Handmade devotional books and much more

Heather Freysdottir:

I was lucky enough to get one of the test batches from these and it’s even prettier than the pictures. And the font is indeed easy on the eyes – I am not dyslexic but I read a crapton both online and in print, so I appreciated Silence’s font choice.

Originally posted on Coffee at Midnight Designs:

Finally I can stop teasing you and share the details of my new project. My Etsy shop now has hand bound devotional books for Loki and custom ones that can contain any content you choose.

MINOLTA DIGITAL CAMERAThe Loki devotional book contains an English translation of the Lokasenna (Bellows translation) and the Lokka Tattur from the Faeroe Islands (Borrow translation). The text is printed on premium bright white 24 lb. paper with 25% cotton content. It’s lush, dense, and perfect for such a special volume.

To make this special book accessible to as many people as possible, I have a custom listing where you can choose large print, OpenDyslexic font, and a different kind of decorative cover paper.

MINOLTA DIGITAL CAMERAI know that many of us struggle to provide for our own material needs, let alone for the specialty religious tools we sometimes desire. To that end, I’ve chosen to set aside a portion of each…

View original 91 more words

a day in the life of disability

I’m back from vacation, and I’m just not really up to speed. So today, I thought I’d talk about what it’s like to be disabled. There are a lot of misconceptions about disability out there. A lot of them overlap with misconceptions about SES, race, and/or ethnicity.

Let’s start with one, which is that if you’re not absolutely incapacitated all the time, you’re not disabled.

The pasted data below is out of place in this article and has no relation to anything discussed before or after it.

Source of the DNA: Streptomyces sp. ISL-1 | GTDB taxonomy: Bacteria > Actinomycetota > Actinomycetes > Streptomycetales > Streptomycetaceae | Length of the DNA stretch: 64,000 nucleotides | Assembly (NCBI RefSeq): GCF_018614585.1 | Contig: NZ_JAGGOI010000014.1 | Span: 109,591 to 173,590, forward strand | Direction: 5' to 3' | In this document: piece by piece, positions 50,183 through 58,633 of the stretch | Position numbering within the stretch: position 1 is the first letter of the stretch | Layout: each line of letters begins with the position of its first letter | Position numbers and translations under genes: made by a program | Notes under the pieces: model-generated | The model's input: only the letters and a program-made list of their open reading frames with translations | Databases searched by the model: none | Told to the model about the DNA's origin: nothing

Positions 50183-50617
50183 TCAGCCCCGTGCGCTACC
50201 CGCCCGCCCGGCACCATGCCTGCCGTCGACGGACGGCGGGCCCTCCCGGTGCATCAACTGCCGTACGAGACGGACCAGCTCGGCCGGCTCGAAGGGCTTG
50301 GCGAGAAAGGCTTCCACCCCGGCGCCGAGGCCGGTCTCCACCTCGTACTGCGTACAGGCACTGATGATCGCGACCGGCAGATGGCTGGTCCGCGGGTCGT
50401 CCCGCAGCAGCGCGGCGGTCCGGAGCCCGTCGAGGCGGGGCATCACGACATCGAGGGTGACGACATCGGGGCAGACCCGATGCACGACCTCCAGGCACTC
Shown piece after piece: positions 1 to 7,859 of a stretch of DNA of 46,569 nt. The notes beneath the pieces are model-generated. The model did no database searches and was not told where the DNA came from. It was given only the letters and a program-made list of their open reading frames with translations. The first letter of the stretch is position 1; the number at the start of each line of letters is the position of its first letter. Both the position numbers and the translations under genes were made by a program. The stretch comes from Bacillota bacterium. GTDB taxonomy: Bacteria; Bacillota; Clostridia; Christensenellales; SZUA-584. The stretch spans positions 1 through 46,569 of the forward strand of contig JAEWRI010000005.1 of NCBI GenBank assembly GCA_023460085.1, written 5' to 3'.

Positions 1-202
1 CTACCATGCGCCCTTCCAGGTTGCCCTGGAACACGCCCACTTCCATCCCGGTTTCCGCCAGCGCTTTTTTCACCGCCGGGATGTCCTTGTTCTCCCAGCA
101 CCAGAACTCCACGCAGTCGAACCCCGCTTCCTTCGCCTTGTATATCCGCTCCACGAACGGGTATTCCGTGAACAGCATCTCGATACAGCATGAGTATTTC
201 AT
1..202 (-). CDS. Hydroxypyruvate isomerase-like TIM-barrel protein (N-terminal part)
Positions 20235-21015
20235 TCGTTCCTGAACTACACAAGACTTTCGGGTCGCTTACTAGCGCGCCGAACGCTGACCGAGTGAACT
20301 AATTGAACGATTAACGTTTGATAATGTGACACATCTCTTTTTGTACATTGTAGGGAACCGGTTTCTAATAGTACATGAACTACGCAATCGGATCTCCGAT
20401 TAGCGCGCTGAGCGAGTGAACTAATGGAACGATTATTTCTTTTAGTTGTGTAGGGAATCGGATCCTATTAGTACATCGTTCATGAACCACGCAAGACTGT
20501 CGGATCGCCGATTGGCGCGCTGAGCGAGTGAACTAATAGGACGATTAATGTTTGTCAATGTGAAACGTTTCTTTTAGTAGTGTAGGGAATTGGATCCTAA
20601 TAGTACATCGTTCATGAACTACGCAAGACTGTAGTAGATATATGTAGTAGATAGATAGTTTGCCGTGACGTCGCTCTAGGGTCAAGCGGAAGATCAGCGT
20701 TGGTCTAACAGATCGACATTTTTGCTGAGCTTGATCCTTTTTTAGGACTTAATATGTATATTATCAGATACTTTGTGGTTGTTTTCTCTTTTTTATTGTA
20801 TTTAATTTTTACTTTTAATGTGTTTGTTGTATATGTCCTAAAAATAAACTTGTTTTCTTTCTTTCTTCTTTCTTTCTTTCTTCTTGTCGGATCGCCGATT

Here’s me on a good day:

me_good_day

Here’s me on a bad day:

me_bad_dayThe fact that I have good days does not mean that the bad days are somehow less incapacitating.

Another myth: if you’re taking care of yourself properly, you won’t have bad days.

Umm…not taking care of myself will most certainly bring on bad days, however, sometimes, I just have them, and no one knows why – not my doctors, nor me.

Myth three: people with disabilities sit around all day and do nothing.

Some people with disabilities work. Some don’t. Some can’t. People with disabilities who can work are not better than those who can’t. One of the things that disturbs me most about our current (US) capitalist culture is that there’s an incredible lack of inherent human worth and dignity. Damn near everyone I know who has a disability struggles with knowing that in our current system that we purported “don’t pull our weight,” or that whatever contributions we can make, particularly if they are not monetary or commercially related, are somehow unimportant or worthless in comparison to those who can. It’s so ingrained and internalized that many people with disabilities can accept the notion of “It’s okay to be disabled and not contribute” to someone who is just…not themselves.

Point four, which I don’t think is a myth so much as a misconception – that if you’re having a good day and it suddenly turns into a bad one, you’re engaging in attention seeking or somehow inconveniencing others. Reality is that sometimes spoons just disappear or you overestimate how many you really had.  In my own experience, I overestimate a lot, because I used to be able to do a lot, and somewhere in my head, I still think that I ought to be able to do X, Y, Z and maybe all I can do that day is X and then go rest. It can be really depressing and embarrassing for the person with the disability. It can even be triggering, because the person with the disability can wonder why their body betrayed them; if they’ve always had their illness, they may wonder why they had to have their condition, so if it happens to someone around you, please try to be sympathetic.